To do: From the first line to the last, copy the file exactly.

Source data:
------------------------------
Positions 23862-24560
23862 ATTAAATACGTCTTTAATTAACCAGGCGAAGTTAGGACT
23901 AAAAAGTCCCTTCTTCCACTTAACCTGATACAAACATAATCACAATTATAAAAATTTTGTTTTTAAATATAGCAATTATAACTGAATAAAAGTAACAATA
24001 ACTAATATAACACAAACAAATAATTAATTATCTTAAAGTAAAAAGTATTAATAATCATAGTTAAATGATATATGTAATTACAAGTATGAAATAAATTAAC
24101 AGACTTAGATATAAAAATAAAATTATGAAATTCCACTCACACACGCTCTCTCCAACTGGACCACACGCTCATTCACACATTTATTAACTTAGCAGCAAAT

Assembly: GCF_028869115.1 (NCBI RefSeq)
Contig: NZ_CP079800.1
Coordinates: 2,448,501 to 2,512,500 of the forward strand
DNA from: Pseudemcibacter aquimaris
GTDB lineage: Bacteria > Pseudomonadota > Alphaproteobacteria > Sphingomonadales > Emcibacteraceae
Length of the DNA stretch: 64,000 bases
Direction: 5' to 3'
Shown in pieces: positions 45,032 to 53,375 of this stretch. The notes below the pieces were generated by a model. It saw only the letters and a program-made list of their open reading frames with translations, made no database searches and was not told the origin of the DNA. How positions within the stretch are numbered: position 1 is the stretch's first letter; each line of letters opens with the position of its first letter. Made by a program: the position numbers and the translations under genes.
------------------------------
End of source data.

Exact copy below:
Positions 23862-24560
23862 ATTAAATACGTCTTTAATTAACCAGGCGAAGTTAGGACT
23901 AAAAAGTCCCTTCTTCCACTTAACCTGATACAAACATAATCACAATTATAAAAATTTTGTTTTTAAATATAGCAATTATAACTGAATAAAAGTAACAATA
24001 ACTAATATAACACAAACAAATAATTAATTATCTTAAAGTAAAAAGTATTAATAATCATAGTTAAATGATATATGTAATTACAAGTATGAAATAAATTAAC
24101 AGACTTAGATATAAAAATAAAATTATGAAATTCCACTCACACACGCTCTCTCCAACTGGACCACACGCTCATTCACACATTTATTAACTTAGCAGCAAAT

Assembly: GCF_028869115.1 (NCBI RefSeq)
Contig: NZ_CP079800.1
Coordinates: 2,448,501 to 2,512,500 of the forward strand
DNA from: Pseudemcibacter aquimaris
GTDB lineage: Bacteria > Pseudomonadota > Alphaproteobacteria > Sphingomonadales > Emcibacteraceae
Length of the DNA stretch: 64,000 bases
Direction: 5' to 3'
Shown in pieces: positions 45,032 to 53,375 of this stretch. The notes below the pieces were generated by a model. It saw only the letters and a program-made list of their open reading frames with translations, made no database searches and was not told the origin of the DNA. How positions within the stretch are numbered: position 1 is the stretch's first letter; each line of letters opens with the position of its first letter. Made by a program: the position numbers and the translations under genes.